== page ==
That’s again one of my…I think out of all my music…I always talk about my life but that might be my deepest hurt. That’s basically...there’s a guy...I was in Portland Prison HMYOI - which is Her Majesty’s Youth Offenders Institute - and it must have been 2003 maybe. There was a guy who got the same sentence as me - six years - and then one day he just killed himself. He honestly hung himself.

It was crazy because, a couple of days before we played football together in like...we had a football team and we used to play different wings and whatnot and he was totally cool.

One day I woke up, a few days late, and the wing was awfully quiet and I didn’t understand what was going on. Then we get opened up to get your breakfast at a certain time and nobody opened up the doors and nobody knew what was going on and everyone was really confused and everyone was shouting out the window what’s going on and whatnot.

I don’t know how but our wing’s windows were, kind of, next to each other and somehow you can pass a message from so far away, but it takes a while to get to you, of course, because it has to go across the whole wing. And, like, it turned out that someone had killed themselves - which was really strange and really shocking because you hear about stuff like that - in films, again. But it never happens to anyone close to you or even anybody on the same wing as you.

I think it was hours until we were let out and when we were let out the officers didn’t actually tell us. But I think the guy who was in the cell next door said, “yeah, he killed himself.” It was just like, “whoa!” It was crazy. It was like “wow! He actually killed himself.”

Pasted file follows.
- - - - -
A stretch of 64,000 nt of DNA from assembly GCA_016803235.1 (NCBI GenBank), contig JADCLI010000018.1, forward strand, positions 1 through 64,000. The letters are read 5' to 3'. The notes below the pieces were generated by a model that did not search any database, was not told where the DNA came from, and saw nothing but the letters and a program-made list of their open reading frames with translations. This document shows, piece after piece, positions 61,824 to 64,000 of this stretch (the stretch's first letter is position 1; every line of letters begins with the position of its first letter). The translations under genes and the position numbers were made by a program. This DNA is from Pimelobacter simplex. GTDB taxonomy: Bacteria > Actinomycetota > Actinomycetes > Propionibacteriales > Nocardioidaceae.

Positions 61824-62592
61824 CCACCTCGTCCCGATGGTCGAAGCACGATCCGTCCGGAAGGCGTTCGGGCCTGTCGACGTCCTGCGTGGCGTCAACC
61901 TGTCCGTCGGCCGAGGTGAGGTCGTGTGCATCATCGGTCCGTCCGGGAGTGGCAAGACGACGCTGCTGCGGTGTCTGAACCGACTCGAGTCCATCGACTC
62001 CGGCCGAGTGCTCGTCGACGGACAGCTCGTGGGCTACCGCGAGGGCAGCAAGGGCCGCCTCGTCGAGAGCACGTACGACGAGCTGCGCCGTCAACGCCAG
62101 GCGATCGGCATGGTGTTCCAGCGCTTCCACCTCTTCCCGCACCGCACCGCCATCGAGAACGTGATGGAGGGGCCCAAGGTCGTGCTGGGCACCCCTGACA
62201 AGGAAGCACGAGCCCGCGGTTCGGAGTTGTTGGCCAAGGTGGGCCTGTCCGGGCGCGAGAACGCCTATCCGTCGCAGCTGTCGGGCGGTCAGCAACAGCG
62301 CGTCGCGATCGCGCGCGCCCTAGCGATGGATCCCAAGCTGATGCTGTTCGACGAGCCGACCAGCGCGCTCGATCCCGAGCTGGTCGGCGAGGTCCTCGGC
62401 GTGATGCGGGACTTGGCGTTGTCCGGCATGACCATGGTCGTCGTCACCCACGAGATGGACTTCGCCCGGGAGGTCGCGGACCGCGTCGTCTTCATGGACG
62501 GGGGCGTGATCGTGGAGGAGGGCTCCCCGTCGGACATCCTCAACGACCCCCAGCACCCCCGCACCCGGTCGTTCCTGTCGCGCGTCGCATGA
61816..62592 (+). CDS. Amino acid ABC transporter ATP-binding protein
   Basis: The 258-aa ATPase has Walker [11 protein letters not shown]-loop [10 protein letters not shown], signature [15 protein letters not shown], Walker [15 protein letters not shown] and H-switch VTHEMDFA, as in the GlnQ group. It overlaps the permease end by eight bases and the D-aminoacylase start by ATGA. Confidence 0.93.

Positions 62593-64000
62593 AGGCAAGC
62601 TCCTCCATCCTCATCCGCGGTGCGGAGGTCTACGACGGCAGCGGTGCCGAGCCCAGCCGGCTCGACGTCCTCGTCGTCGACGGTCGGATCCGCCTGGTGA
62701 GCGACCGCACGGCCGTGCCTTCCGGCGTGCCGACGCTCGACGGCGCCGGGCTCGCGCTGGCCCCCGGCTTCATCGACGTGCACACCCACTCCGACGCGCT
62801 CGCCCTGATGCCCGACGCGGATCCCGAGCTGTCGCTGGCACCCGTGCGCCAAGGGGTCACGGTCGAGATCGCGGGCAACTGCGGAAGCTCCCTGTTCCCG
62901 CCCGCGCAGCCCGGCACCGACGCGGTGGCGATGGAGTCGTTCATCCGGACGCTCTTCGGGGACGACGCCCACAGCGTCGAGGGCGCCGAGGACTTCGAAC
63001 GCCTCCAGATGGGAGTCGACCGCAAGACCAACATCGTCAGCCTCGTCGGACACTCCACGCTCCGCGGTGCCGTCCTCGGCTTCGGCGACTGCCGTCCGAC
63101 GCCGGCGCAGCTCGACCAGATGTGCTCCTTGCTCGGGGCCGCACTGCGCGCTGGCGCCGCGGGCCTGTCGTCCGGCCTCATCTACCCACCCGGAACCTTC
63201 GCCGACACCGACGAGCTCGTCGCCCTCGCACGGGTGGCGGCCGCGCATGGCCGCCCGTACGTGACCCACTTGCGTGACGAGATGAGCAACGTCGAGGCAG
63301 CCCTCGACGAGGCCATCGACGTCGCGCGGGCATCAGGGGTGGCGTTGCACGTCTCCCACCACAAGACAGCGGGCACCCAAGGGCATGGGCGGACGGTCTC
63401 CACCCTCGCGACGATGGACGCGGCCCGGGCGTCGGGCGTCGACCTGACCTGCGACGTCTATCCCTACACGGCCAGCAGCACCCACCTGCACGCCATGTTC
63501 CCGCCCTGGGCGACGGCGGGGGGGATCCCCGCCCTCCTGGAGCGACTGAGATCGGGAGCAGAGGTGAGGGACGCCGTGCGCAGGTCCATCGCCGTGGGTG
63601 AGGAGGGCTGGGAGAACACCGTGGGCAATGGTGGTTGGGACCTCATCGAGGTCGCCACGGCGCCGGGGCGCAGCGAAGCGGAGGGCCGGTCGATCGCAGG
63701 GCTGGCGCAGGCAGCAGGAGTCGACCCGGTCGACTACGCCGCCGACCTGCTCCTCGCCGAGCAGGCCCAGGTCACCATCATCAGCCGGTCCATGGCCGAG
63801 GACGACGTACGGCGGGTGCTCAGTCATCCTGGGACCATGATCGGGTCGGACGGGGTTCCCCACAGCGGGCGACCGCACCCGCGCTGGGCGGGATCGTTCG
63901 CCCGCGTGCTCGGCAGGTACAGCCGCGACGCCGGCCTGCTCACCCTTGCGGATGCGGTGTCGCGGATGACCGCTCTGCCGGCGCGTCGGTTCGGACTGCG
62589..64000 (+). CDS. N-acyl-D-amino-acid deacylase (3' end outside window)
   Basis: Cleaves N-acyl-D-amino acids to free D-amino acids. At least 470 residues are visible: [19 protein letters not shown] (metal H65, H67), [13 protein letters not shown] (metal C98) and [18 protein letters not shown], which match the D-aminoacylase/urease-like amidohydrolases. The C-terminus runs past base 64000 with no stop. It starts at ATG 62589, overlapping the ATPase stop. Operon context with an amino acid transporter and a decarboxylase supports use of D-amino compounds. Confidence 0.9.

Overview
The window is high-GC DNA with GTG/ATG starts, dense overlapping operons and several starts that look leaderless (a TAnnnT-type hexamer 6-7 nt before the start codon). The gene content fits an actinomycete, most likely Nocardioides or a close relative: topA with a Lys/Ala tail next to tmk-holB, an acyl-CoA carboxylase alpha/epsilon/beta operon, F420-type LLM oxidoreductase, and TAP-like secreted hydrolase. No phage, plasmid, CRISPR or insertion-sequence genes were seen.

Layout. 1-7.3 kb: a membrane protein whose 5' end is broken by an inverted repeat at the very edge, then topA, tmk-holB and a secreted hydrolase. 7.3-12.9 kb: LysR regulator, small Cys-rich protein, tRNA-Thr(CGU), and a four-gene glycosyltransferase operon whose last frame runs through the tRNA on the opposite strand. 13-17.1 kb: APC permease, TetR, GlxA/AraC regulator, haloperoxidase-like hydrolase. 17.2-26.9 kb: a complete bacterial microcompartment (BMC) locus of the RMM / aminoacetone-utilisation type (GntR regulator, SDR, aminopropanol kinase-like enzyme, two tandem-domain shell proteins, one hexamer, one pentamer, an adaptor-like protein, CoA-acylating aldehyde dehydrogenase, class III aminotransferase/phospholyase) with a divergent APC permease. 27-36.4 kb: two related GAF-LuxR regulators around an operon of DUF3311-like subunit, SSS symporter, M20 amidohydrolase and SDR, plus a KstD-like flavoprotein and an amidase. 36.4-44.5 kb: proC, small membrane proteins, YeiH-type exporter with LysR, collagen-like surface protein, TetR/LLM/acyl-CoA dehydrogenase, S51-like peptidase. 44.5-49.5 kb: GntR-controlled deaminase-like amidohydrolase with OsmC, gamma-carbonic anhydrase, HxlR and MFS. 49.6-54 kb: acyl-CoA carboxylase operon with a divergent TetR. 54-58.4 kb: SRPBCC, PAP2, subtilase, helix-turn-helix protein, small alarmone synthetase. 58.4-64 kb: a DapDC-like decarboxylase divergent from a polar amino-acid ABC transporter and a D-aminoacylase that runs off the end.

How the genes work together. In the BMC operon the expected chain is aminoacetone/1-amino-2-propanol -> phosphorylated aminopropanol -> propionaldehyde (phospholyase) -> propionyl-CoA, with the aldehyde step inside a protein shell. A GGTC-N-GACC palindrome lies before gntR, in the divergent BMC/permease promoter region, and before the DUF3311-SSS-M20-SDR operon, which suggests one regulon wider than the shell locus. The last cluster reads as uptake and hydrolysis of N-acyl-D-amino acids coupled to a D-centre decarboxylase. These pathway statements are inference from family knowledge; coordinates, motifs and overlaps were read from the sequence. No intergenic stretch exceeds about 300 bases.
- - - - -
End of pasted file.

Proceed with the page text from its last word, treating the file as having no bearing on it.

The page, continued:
Then, I remember we had to wait and watch the guy’s stuff be dragged out - and in prison you have clear…like they’re clear bags they use to put people’s stuff in. I remember he had those Nike Shox - you know the Nike Shox with the springs at the back that people used to wear? I remember he used to always have them. He used to always wear them and I remember just…that’s the only image I remember seeing.

Out of the whole mass of about four clear bags of stuff they were taking out - because it’s obviously no longer needed - and I saw the trainer. I just thought bloody hell and he was going to be out the same month as me or something like that. It wasn’t like he had…it is a long time but I just didn’t understand.

I was angry, I was sad. It was just a really horrible experience to go through, at the time. I was only 20-years-old and it was just like…yeah, it was horrible. It was horrible.

Basically it’s me being…one of me being Gandhi, like, or even Nelson Mandela-ish kind of… I knew nobody, kind of, supported me or helped me out when I was away, sent me money or really came to visit me. I think, females…some females did and family did. But the friends that I thought I was closest to, they just disappear when you go to prison.